Finding an R function

September 13, 2009
By

(This article was first published on "R-bloggers" via Tal Galili in Google Reader, and kindly contributed to R-bloggers)

Suppose you want a function to fit a neural network. What’s the best way to find it? Here are three steps that help to find the elusive function relatively quickly.

First, use help.search("neural") or the shorthand ??neural. This will search the help files of installed packages for the word “neural”. Actually, fuzzy matching is used so it returns pages that have words similar to “neural” such as “natural”. For a stricter search, use help.search("neural",agrep=FALSE). The following results were returned for me (using the stricter search).

nnet::nnetHess           Evaluates Hessian for a Neural Network
nnet::nnet               Fit Neural Networks
nnet::predict.nnet       Predict New Examples by a Trained Neural Net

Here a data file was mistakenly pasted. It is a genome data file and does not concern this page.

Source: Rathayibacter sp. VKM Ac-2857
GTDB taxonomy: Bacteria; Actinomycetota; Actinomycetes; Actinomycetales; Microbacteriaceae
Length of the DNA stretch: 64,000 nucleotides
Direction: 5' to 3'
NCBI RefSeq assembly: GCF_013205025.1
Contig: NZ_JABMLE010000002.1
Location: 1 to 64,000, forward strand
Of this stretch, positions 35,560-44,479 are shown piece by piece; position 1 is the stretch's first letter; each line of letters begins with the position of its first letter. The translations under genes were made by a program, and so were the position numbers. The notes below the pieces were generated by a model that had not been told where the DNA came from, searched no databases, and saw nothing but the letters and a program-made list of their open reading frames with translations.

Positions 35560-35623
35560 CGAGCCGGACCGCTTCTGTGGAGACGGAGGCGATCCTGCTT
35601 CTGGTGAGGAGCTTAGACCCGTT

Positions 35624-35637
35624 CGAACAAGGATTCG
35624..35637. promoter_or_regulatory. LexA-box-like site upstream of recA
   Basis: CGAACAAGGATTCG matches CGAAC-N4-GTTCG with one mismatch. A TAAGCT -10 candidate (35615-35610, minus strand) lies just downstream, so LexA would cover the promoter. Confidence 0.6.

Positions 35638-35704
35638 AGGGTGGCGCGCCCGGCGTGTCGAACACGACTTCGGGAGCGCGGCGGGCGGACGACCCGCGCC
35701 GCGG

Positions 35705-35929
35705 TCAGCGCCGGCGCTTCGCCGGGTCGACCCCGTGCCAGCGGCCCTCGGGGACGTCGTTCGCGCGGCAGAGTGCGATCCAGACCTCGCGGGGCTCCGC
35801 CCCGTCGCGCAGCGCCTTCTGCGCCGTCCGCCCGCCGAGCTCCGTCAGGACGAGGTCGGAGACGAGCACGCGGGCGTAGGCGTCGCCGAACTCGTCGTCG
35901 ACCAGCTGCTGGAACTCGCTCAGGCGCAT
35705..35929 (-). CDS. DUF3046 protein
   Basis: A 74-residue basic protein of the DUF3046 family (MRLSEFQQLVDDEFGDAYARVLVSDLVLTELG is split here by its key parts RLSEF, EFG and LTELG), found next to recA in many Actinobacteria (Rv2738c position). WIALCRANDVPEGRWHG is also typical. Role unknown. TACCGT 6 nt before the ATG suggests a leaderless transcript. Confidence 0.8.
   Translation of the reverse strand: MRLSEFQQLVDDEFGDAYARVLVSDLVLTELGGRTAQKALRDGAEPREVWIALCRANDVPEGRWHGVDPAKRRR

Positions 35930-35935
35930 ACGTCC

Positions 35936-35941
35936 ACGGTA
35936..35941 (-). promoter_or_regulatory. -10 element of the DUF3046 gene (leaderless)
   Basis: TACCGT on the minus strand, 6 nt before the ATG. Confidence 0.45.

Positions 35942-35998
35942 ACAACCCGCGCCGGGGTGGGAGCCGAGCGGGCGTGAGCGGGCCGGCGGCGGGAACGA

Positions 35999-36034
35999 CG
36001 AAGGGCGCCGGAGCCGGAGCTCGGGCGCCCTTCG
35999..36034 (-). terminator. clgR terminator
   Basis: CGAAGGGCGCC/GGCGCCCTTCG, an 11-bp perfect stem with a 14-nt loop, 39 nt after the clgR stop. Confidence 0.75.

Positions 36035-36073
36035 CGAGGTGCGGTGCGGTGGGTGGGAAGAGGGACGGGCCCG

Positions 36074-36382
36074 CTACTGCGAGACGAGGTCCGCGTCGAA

tseries::terasvirta.test
                         Teraesvirta Neural Network Test for Nonlinearity
tseries::white.test      White Neural Network Test for Nonlinearity

If you want to look through packages that you have not necessarily installed, you could try using the findFn function in the sos package. This function searches the help pages of packages covered by the RSiteSearch archives (which includes all packages on CRAN). For example

require("sos")
findFn("neural")

returns 206 matches (on 13 September 2009) from over 60 packages. These are ordered based on a relevance score, so the top few packages on the list are probably the most useful. (There’s a good discussion of findFn here.)

To look even further afield, use RSiteSearch("neural") which will send your search to R site search. As well as CRAN packages, this covers the R-help mailing list archives, help pages, vignettes and task views.

Still no luck? Try Rseek.org. It’s a restricted Google search covering on R-related sites.

Finally, if all else fails, try asking a question on StackOverflow (make sure your question is tagged with “r”), or send your question to the R-help mailing list. Both usually solicit replies in under an hour. However, don’t do this without first trying to find the function using one of the other methods.

To leave a comment for the author, please follow the link and comment on his blog: "R-bloggers" via Tal Galili in Google Reader.

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